toxicodendron radicans

A Very Colorful Fall Walk

The recent local weather (hot cold hot cold rainy sunny cold hot again), while making wardrobe deliberations a maddening ordeal with at best a 50-50 percent chance of success, have had an unexpected effect.  The local flora, famous for not giving a fig for seasonal expectations and remaining green until January, has decided, for once, to oblige Sigyn’s longing for a colored autumn.

We have therefore embarked upon a tour of the yard, the surrounding neighborhood, and the park at the end of the street, in order to take in all the offerings on this bright and sunny afternoon.

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cedar elm

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pecan

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woolly bucket or gum bumelia (both ludicrous names)

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upland swamp privet (an oxymoron if I ever heard one)

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yaupon holly

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post oak

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aster

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winged elm

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farkleberry

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bitterweed

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more asters

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more yaupon

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ditto (can you tell Sigyn really likes holly?)

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greenbriar

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a whole galaxy of asters  (Time for a little rest.  Dangling is hard work)

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white mulberry

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miniature dragon

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poison ivy  (Go on, human female, pat the pretty plant!)

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more mulberry

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copperleaf (Aptly named, I’d say.)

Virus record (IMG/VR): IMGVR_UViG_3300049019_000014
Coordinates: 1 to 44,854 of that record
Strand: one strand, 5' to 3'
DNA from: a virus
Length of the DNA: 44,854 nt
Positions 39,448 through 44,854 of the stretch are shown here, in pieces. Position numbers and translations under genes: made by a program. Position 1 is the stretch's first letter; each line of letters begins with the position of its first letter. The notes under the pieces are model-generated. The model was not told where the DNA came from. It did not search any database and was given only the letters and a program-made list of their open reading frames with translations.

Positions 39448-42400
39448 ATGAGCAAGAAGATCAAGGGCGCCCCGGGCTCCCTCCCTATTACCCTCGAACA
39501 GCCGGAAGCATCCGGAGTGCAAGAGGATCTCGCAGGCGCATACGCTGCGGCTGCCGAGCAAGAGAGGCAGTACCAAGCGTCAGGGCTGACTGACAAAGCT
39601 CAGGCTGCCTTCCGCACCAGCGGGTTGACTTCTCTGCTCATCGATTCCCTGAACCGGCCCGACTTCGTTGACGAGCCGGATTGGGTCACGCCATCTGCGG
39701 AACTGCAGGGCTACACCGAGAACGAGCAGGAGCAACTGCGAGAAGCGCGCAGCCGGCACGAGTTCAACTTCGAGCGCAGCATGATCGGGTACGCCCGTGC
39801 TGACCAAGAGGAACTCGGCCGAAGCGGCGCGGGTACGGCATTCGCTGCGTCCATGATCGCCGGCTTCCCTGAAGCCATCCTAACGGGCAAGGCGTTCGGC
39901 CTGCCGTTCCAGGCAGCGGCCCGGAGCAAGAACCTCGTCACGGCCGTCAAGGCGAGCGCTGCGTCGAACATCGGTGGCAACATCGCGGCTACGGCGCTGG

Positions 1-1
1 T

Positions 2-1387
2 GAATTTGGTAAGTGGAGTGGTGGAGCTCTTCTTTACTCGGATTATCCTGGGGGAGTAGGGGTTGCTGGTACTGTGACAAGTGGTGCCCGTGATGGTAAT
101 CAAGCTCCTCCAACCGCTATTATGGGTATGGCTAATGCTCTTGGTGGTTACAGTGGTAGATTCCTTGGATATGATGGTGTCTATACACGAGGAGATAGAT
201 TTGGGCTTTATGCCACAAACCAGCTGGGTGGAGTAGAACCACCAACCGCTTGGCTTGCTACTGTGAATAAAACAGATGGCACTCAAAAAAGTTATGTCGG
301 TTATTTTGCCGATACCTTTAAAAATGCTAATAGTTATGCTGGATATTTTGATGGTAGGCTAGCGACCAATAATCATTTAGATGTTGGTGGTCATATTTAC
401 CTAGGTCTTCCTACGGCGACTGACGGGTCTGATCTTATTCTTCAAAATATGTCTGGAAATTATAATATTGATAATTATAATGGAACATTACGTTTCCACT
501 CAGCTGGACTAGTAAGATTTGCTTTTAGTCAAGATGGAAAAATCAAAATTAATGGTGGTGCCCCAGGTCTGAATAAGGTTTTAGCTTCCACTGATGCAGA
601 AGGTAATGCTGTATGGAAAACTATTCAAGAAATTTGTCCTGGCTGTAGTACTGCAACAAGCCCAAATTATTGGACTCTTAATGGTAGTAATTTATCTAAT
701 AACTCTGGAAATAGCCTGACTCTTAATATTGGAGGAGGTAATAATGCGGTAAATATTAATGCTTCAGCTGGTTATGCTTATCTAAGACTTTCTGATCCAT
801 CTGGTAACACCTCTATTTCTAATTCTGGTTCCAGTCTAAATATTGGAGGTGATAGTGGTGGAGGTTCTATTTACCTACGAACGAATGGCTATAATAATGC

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More elmage

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honey locust

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bald cypress

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yet more elms

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many shot of a truly splendid farkleberry

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blackjack oak

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They say some medieval craftsman invented stained glass.  I’m not so sure.

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Loki’s Mostly-Accurate Vine Primer

While the humans are finishing up with their photographs and questionable nomenclature, I’ve decided to review what I learned about the local vines.  You will see that I know quite as much as the human female.  Probably more.  For each vine, I will provide a handy mnemonic jingle.

Sigyn, don’t touch that!   I know the new growth is shiny and red,

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but this is Poison Ivy.  Some people can be immune, but it’s best not to push one’s luck.  Leaves of three, let it be!  Frost Giants are immune, so I’ll just pick a bit to put in the human female’s next lunchtime salad.  (She’s always complaining that her packed lunches at work are boring.  I’m just trying to help.)

This plant, greenbriar, is scarcely less pleasant to deal with.  Sigyn and I have run into it several times before.

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Look at those prickles!  It is the botanical equivalent of barbed wire!  Smilax vine makes you whine!  It can make some very dense, flesh-shredding tangles and has left its mark on every field botanist in the South.  (Do not ask to see the human female’s scars.  Some things are better left to the imagination. )

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This plant looks like greenbriar, but it isn’t  prickly.  I’ve heard it called snailseed, but I can’t remember why.  I really never listen very closely when the human female talks.  Snailseed does no mean deed.

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Oops, back to prickly things.  This is our local blackberry or dewberry.  It has both prickles …

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And little red glandular hairs.

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Dewberry, dewberry, make me a pie.  Beware of the prickles, it WILL make you cry!

Are you keeping score?  That’s one poisonous plant, two prickly plants, and one not-prickly plant rather cryptically named for a mollusc.

Our last vine of the day is Creepy Virginia.  It has leaves sort of like poison ivy and sort of like dewberry.  It climbs like poison ivy, but belongs to the grape family.  No prickles.

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Five leaflets, harmless, up trees it will climb./ For words like “Virginia” there isn’t a rhyme.

Hey, there’s nothing to this poetry stuff!  Bet I can do a limerick.

A mighty Frost Giant named Loki/  Taught vines while the humans were pokey./  She won’t have a hunch/ P.I.’s in her lunch/ My mischief is naughty and joke-y.

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